Friday, February 24, 2006

Notes from a small world

The nurses call it Chemoland, the infusion room with the row of big chairs and the IV poles, where everyone faces straight ahead into an uncertain future. Sometimes one is reminded that if chronic lymphocytic leukemia is not the "good cancer" it is made out to be, it is also not the worst.

It is April 2005, and I am getting a Rituxan infusion, having gone more than a year since my first course of Rituxan put me into a partial remission. In the chair to my left is a woman with short hair, 50ish, taking a new treatment for pancreatic cancer. The old one stopped working after six months, and the prognosis is not good.

Her name is Lynn, and she is often on the cell phone with her husband.

“He’s always hoping to find a miracle cure,” she tells me, in between calls. She says it with the loving indulgence that spouses sometimes allow for the excesses of their mates.

Despite her situation, Lynn is sunny and breezy. We talk about her recent trip to Italy, a sunny and breezy place. We compare cities we've been to and sights we've seen, and then I learn that she’s my next-door-neighbor’s ex-boss.

Small world, since I live two hours away, in a small town. Turns out that she lives there, too.

Also turns out she had the same doctor I had initially, a certain Dr. Lippencot, and that she, like me, was a refugee seeking a better standard of care. Lippencot had treated Lynn for breast cancer a few years back, and later for pancreatic cancer. When Lynn’s pancreatic cancer relapsed, she called Lippencot’s office to ask that a regularly-scheduled appointment be moved up. She was told that this was impossible. When she pushed and pushed and finally got in to see Lippencot’s partner, she was told there was only one treatment that could be done, that it had been done, and that nothing else could be done.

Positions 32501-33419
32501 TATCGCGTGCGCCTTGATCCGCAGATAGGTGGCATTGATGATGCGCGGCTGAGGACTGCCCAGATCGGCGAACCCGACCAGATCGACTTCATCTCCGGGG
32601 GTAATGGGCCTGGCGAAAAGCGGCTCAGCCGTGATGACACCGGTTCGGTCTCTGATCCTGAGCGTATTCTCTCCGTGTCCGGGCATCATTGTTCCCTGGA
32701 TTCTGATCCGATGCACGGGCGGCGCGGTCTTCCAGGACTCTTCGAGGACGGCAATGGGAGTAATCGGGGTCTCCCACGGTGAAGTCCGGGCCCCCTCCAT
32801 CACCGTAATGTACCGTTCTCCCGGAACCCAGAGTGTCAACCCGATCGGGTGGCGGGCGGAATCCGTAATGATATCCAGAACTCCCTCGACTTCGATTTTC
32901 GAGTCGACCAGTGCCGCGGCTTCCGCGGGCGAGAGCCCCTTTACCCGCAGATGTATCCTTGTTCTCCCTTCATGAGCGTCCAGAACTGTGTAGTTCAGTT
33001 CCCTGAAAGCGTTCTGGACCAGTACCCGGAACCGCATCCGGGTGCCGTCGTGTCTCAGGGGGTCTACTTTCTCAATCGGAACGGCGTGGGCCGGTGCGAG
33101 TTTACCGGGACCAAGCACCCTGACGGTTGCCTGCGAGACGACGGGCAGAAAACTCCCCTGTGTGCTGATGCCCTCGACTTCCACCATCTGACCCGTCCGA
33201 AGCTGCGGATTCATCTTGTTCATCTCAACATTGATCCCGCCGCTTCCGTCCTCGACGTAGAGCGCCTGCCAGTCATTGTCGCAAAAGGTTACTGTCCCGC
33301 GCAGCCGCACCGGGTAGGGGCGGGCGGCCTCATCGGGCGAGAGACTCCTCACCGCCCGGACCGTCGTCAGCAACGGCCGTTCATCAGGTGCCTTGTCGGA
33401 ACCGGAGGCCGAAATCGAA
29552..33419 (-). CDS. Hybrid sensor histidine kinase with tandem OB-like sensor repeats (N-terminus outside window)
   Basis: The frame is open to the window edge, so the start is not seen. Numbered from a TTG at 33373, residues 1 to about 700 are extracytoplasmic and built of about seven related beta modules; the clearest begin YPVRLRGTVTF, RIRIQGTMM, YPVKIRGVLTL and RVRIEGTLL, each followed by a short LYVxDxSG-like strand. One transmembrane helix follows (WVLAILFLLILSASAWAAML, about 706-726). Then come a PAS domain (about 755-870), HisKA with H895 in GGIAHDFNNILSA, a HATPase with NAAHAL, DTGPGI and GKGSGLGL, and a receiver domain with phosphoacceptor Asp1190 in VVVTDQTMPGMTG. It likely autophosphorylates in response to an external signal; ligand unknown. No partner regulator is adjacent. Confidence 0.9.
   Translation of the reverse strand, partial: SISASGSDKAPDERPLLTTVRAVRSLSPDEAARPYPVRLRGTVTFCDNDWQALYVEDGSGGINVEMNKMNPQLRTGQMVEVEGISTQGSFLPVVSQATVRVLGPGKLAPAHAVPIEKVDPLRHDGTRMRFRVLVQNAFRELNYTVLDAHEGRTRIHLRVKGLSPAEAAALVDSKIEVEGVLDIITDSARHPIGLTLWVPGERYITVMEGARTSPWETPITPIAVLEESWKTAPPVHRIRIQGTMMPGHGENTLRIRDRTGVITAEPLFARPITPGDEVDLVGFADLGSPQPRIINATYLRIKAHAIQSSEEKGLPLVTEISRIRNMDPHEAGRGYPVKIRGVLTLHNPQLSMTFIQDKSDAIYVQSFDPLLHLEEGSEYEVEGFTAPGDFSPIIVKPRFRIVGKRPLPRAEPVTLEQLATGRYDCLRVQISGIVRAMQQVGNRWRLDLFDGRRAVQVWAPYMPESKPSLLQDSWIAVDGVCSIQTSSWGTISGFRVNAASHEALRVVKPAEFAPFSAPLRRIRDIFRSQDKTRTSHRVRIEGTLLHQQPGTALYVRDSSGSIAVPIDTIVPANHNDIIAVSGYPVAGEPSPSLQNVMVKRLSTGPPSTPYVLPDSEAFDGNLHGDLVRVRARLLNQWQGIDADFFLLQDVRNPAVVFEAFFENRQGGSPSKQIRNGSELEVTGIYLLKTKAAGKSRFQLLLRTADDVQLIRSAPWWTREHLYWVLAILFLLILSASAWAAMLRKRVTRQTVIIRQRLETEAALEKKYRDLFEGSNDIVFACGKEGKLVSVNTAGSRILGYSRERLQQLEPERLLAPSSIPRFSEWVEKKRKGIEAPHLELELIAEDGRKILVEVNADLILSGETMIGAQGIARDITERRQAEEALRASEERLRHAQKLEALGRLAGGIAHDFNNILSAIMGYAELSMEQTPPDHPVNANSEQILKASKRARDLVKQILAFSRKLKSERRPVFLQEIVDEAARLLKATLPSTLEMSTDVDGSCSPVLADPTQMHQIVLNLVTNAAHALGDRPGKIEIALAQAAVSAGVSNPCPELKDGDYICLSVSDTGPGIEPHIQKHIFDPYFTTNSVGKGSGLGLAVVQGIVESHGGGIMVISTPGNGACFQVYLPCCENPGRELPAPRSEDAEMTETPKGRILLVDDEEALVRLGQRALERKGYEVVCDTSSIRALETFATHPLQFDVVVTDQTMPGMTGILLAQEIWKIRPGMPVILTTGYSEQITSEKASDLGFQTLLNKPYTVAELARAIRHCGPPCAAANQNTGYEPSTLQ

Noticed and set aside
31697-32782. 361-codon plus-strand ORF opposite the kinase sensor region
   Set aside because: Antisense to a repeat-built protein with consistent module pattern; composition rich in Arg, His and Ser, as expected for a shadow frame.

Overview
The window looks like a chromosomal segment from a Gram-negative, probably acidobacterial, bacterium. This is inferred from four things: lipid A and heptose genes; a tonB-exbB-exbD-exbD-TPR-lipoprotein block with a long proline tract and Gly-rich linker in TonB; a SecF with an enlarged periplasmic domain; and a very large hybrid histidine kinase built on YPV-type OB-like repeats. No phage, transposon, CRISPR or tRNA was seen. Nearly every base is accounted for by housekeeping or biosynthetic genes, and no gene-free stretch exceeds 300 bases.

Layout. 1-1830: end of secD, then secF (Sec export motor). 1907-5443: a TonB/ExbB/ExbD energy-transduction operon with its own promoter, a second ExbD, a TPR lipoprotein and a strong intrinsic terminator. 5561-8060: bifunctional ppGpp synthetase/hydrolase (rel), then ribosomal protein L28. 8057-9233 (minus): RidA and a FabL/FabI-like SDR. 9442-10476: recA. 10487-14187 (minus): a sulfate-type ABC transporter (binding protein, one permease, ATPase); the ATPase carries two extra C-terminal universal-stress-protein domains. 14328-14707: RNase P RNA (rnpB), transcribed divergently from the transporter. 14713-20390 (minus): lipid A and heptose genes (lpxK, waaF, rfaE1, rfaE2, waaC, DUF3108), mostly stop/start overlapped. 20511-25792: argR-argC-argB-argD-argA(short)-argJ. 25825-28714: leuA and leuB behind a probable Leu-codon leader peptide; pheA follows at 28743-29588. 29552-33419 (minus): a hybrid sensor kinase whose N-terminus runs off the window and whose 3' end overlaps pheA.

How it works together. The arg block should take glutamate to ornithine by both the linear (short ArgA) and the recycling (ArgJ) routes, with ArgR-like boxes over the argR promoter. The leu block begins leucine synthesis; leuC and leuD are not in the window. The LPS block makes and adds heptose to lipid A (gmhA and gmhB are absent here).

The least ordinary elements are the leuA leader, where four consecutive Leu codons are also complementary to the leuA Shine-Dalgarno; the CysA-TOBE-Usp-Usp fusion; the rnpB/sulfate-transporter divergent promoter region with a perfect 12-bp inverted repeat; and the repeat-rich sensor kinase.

Lynn took to the internet, a rite of passage for patients these days, and found a new but experimental treatment. Then she found a new doctor, my doctor, whose medical knowledge is a bit more current, and who was willing to give Lynn's hope a chance.

So here Lynn sat, next to me, telling her husband to pick up something for dinner, jawing about Rome and how pancreatic cancer has a two-year median survival, almost in the same breath.

On the other side of me is a woman in her late 30s, early 40s, undergoing treatment for breast cancer that has spread to her liver. Apparently the first round of treatment had resulted in a 100-point drop in whatever measurement of cancer is used in such cases. This is a good response, I gather, but her number is still high, 400 or so.

An older woman, who I take to be her mother, is in tears.

“That’s such good news. It’s out of your liver. I bet it’s out of your liver.” Her words betray an uncertainty, and are stated as if speaking them aloud will make them true.

“We should have kept up with the chemo before,” the mother went on. “No use kicking ourselves in the butt about it now.” I can tell there has been much kicking, much anguish. Again, I think that by speaking the words, she hopes to make them true.

The young woman keeps up a brave face, says she is grateful for the 100-point drop, but says she knows there is a lot farther to go. She looks tired, apprehensive. She asks the nurse for a drug to calm her nerves.